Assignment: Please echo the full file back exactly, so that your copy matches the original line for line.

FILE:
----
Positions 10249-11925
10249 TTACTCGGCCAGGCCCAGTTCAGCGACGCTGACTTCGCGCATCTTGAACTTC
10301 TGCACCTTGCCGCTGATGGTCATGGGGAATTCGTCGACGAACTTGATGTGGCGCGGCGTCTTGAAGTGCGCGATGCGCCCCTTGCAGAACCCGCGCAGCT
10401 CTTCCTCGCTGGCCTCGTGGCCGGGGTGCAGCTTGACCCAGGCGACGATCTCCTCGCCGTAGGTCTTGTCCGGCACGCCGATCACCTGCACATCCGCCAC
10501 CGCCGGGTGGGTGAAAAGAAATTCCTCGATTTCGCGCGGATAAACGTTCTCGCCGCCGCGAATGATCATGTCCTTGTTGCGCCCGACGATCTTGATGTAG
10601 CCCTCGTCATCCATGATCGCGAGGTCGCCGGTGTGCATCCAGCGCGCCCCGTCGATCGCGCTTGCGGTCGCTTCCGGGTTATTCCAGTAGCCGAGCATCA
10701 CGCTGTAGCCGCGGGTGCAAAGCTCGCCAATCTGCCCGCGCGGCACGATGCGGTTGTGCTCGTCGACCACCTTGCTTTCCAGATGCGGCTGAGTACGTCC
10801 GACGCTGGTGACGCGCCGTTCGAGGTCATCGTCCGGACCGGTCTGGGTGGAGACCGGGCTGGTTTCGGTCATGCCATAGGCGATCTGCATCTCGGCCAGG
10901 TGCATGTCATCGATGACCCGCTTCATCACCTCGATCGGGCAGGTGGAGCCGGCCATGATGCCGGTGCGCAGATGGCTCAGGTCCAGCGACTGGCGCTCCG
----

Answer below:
Positions 10249-11925
10249 TTACTCGGCCAGGCCCAGTTCAGCGACGCTGACTTCGCGCATCTTGAACTTC
10301 TGCACCTTGCCGCTGATGGTCATGGGGAATTCGTCGACGAACTTGATGTGGCGCGGCGTCTTGAAGTGCGCGATGCGCCCCTTGCAGAACCCGCGCAGCT
10401 CTTCCTCGCTGGCCTCGTGGCCGGGGTGCAGCTTGACCCAGGCGACGATCTCCTCGCCGTAGGTCTTGTCCGGCACGCCGATCACCTGCACATCCGCCAC
10501 CGCCGGGTGGGTGAAAAGAAATTCCTCGATTTCGCGCGGATAAACGTTCTCGCCGCCGCGAATGATCATGTCCTTGTTGCGCCCGACGATCTTGATGTAG
10601 CCCTCGTCATCCATGATCGCGAGGTCGCCGGTGTGCATCCAGCGCGCCCCGTCGATCGCGCTTGCGGTCGCTTCCGGGTTATTCCAGTAGCCGAGCATCA
10701 CGCTGTAGCCGCGGGTGCAAAGCTCGCCAATCTGCCCGCGCGGCACGATGCGGTTGTGCTCGTCGACCACCTTGCTTTCCAGATGCGGCTGAGTACGTCC
10801 GACGCTGGTGACGCGCCGTTCGAGGTCATCGTCCGGACCGGTCTGGGTGGAGACCGGGCTGGTTTCGGTCATGCCATAGGCGATCTGCATCTCGGCCAGG
10901 TGCATGTCATCGATGACCCGCTTCATCACCTCGATCGGGCAGGTGGAGCCGGCCATGATGCCGGTGCGCAGATGGCTCAGGTCCAGCGACTGGCGCTCCG